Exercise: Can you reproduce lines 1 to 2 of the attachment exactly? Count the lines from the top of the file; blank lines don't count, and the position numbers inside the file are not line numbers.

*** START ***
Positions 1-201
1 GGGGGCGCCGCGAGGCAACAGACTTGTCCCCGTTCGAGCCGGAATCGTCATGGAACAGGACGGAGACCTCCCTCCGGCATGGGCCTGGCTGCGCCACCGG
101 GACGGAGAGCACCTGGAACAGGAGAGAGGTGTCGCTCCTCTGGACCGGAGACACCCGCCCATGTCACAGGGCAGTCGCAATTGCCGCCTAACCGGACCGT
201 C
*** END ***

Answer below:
Positions 1-201
1 GGGGGCGCCGCGAGGCAACAGACTTGTCCCCGTTCGAGCCGGAATCGTCATGGAACAGGACGGAGACCTCCCTCCGGCATGGGCCTGGCTGCGCCACCGG